His scenes take off from landscapes he's photographed on train trips between Boston and Philadelphia, plus Internet research. Then he hand-draws them with pen, acrylic paint, watercolor, and gouache. To depict billboards, he often custom silkscreens images directly onto his drawings. He tears out photos of cityscapes from vintage coffee-table books and paints them to look swamped by more than 100 feet of water (think of Steven Spielberg's 2001 A.I.), though note that this much flooding is well beyond the projections of climate scientists. In Lukas's world, bare dead trees list in swampy waters, concrete posts remain standing under now-vanished highway decks, semi-trailers tilt on overgrown highway embankments, and graffiti sprawls across walls like humanity's last anarchic yawp.
Bosworth and Tourlentes's New Topographics
Barbara Bosworth has built her career on close, attentive photos of the landscape — capturing the rippled surface of a river, studying a meadow, tracking down the largest tree of each species in the United States. But "Natural Histories" at the Peabody Essex Museum (East India Square, Salem, through May 27) collects 35 photos of her family from the past two decades — around Stow and other parts of Massachusetts, where she's long lived, as well as in Novelty, Ohio, where she grew up.
Bosworth's focus here is on quiet, normal moments: a girl holding a snail, the wedding rings on her elderly parents' hands, fireflies in a jar. It seems like there should be magic in the ephemeral events she records, like the spots of a solar eclipse projecting onto her father's cupped hands. But the compositions are often bland, the mood detached. She rarely shows faces or makes eye contact. It seems to be more about collecting specimens — bugs, snails, people. Which is the modus operandi of the large-format, just-the-facts, conceptually driven, emotionally deadpan '70s New Topographics photography that her work comes out of.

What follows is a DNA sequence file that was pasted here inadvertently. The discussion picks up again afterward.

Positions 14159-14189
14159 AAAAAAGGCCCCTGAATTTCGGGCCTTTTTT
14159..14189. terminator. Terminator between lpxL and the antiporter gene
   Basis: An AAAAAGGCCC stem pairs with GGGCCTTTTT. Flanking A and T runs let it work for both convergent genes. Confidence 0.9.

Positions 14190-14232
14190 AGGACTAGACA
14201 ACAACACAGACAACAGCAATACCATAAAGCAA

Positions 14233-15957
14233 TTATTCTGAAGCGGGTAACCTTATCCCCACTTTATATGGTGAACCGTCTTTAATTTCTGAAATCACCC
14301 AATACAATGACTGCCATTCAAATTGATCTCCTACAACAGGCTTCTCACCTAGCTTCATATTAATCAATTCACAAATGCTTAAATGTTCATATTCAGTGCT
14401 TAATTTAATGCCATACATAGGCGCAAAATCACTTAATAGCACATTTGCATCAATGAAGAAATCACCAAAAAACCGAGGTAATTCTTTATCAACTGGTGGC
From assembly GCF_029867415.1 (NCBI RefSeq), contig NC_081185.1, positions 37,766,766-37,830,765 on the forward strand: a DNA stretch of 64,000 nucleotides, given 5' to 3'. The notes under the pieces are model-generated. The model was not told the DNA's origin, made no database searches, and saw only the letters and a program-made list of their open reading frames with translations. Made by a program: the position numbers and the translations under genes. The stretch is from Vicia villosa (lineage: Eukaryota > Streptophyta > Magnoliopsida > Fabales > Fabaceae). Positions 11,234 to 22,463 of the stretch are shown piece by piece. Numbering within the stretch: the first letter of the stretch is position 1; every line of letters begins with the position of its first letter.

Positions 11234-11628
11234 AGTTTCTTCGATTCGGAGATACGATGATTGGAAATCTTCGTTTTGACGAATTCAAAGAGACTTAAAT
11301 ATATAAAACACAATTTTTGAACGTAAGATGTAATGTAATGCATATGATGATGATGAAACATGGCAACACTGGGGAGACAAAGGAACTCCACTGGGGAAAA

New Topographics is generally seen as a West Coast style, but a couple of the founding fathers — Nicholas Nixon and Frank Gohlke — spent much of their careers in Boston, and Joe Deal spent his last decade in Providence. It continues to be one of the most prominent styles in art photography — and especially here.
Somerville photographer and 2010 ICA Foster Prize finalist Stephen Tourlentes's show "Of Length and Measures" at Carroll and Sons (450 Harrison Ave, Boston, through May 19) also fits into this tradition. His photos show prisons glowing on the outskirts of towns like alien spacecraft. They're gorgeous, velvety black-and-white prints. But they're odd as political works, and their singular subject demands a political read. Tourlentes has talked about how prisons "sit on the periphery of a society's consciousness," about lights and surveillance, about the economics of prisons. The pictures might say something about how we push prisons to the edges of our communities, but the detachment of this sort of formal landscape photography (no people appear in the photos) is not conducive to social engagement.